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Slipping the cooling packs into the pockets in the vest, you then snug the vest up against your body. Ideally, you should have as little between the vest and your skin as possible, so perhaps a thin t-shirt. You will feel the cooling effect immediately.

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So how does the Polar Vest work? I had the opportunity this past weekend to find out, with two days of 92 F (33C), very humid weather. I strapped on the vest, put my gear on, and got my bike out. I rode for half an hour or so in the heat, and I have to say, I was disappointed. I could definitely tell that it was hot outside, and I could feel the heat on my gear, on my arms. I thought I would make a comparison, so I pulled into a parking lot, took the vest off and put it in my trunk. I zipped my jacket back up, and immediately noticed that I was sweating profusely just from the effort. I got onto my bike and rode for maybe ten minutes, during which I got stuck at a few stop lights. I was absolutely sweltering, sweat dripping off my face. I could feel that my T-shirt was wet.

OK, I was no longer disappointed! The vest had obviously been working quite well, keeping my core cool, but it does so in such an unobtrusive way, it's hard to tell that it's doing anything at all - until you take it off! However, it's not a miracle worker - it can't stop your extremities from feeling heat, but it DOES cool your core down, which is what's most important. I pulled over once more and zipped the vest back on. It took a few minutes, but I definitely started feeling relief.

In the 92 degree heat, I started noticing the cooling effect going away after about an hour and 45 minutes. After two hours, I was starting to feel hot, and I switched out the cooling packs for fresh ones. The exhausted cooling packs still had small frozen pieces floating around inside them, but were no longer providing enough cooling effect to keep me cool.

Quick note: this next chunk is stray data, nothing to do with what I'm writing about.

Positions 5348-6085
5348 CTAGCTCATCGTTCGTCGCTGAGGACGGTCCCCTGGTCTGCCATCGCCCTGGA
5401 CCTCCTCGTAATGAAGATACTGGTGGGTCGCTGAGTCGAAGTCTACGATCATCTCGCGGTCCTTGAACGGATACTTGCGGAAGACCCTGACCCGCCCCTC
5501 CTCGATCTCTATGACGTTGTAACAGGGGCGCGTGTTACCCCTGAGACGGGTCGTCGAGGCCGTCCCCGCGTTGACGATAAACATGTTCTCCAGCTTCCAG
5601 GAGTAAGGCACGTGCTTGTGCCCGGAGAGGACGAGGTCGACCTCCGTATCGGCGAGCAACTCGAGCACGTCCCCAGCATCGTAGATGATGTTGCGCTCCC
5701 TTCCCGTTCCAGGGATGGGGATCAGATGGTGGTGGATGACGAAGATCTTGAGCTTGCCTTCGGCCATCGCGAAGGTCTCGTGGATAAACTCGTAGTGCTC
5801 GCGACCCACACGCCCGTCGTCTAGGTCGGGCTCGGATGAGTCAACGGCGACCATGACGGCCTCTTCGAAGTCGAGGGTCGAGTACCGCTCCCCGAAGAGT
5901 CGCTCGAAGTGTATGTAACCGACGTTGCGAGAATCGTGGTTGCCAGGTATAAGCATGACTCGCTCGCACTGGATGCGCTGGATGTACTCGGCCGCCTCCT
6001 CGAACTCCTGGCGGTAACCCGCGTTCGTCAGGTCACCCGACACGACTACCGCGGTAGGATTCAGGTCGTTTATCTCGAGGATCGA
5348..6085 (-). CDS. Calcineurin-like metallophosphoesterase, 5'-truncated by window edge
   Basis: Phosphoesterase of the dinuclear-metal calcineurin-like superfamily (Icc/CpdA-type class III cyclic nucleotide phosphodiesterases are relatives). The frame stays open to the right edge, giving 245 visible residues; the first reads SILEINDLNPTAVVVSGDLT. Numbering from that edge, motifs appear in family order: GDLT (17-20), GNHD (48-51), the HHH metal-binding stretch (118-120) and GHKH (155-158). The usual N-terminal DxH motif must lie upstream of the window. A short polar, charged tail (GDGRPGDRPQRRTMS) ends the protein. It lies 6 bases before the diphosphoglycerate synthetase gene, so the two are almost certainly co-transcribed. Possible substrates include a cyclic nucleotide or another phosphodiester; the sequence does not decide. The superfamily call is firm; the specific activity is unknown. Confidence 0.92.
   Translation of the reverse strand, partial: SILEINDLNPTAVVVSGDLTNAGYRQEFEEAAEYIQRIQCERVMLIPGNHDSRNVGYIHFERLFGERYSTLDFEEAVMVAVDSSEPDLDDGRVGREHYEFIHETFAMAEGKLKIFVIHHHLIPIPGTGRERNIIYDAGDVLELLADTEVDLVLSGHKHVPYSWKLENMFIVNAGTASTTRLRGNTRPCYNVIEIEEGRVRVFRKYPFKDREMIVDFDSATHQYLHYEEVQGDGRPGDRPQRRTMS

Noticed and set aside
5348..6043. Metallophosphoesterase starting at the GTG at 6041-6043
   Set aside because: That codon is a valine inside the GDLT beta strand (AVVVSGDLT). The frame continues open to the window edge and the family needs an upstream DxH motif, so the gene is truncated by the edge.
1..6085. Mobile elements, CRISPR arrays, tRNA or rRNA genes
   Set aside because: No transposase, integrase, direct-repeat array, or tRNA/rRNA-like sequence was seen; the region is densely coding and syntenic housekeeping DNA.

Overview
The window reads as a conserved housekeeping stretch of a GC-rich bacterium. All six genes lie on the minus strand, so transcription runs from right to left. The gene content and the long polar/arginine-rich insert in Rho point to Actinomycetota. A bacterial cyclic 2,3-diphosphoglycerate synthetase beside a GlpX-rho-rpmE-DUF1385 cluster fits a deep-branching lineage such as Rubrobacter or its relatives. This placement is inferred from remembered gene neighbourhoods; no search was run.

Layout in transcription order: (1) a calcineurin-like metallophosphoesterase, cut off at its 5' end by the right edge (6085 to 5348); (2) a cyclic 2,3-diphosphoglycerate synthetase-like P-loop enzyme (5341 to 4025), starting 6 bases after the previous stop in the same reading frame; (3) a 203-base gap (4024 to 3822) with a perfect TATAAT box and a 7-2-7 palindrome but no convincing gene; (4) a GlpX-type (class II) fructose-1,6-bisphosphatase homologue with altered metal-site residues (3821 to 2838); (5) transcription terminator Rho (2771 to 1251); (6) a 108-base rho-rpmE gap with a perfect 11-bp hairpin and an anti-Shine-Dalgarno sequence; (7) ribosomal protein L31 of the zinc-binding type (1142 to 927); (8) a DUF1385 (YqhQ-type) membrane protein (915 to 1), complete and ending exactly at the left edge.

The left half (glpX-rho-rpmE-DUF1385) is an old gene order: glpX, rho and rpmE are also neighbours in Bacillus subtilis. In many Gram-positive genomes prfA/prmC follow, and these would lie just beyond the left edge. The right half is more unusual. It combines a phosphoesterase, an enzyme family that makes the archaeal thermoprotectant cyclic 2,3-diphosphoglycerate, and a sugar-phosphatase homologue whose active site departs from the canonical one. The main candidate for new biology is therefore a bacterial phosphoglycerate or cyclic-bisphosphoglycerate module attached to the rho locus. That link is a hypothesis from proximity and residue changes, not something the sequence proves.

In the time I've had to ride with the vest, I have discovered two rules:

- Put the vest on BEFORE you leave, NOT when you start getting hot. It's much easier to keep you cool when you're already cool, than it is to cool you off when you are sweltering hot - although it will do this, eventually.

- If you ride with a mesh jacket and your bike does not offer much in the way of wind protection, you're probably better off wearing a non-mesh jacket when you have the vest on. Wind moving through the mesh actually causes the cooling packs to thaw more quickly, and being that you're wearing a vest that stops wind from getting to your body in the first place, the mesh isn't doing much to keep you cool. Ideally, you could have a jacket with a solid center part and mesh arms, but I don't think such a thing exists.

How did I transport the frozen packs, making sure they remained frozen? I used a Hopnel's King Kooler Saddlebag Liner, exactly like the one being given away as the June 2014 contest prize.

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This insulated saddlebag liner has a waterproof liner. Throw a frozen set of cooling packs, along with some ice cubes (and perhaps one or two chilled beverages) into the bag, and hours later you'll find the cooling packs are still frozen solid. If you are making a stop to swap cooling packs, pour some water and ice from a gas station into the bag along with your thawed cooling packs. By the time you have reached your next stop, the packs in the bag will be frozen solid. Keep in mind, as long as you keep the environment inside the insulated bag at 65F or less, the packs will remain frozen and good to go. If the temperature goes above 65F, the packs will begin to thaw, albeit very slowly at low temperatures. I did a test where I left a set of freshly frozen packs sitting out on a table at room temperature (75F or 24C). Ten hours later, the packs still had frozen pieces in them, and were still cool to the touch.

Overall I give the Polar Vest a thumbs-up. The cheap neck cooler is a nice bonus that will come in handy. The vest is extremely well made, comfortable to wear, easy to get on and off, comes in a variety of colors, and will last for years. The cooling packs are rugged and made of thick, RF-welded plastic. I don't expect them to ever leak unless terribly abused. The cooling effect is substantial, and makes riding in hot temperatures tolerable - and even enjoyable. Temperatures that would have had me looking longingly at my nice air-conditioned car, now are easily dealt with on my bike. While phase-change cooling vests are definitely not cheap, in my opinion the difference in comfort and the safety that comes from not riding dehydrated and suffering from heat exhaustion is well worth the cost.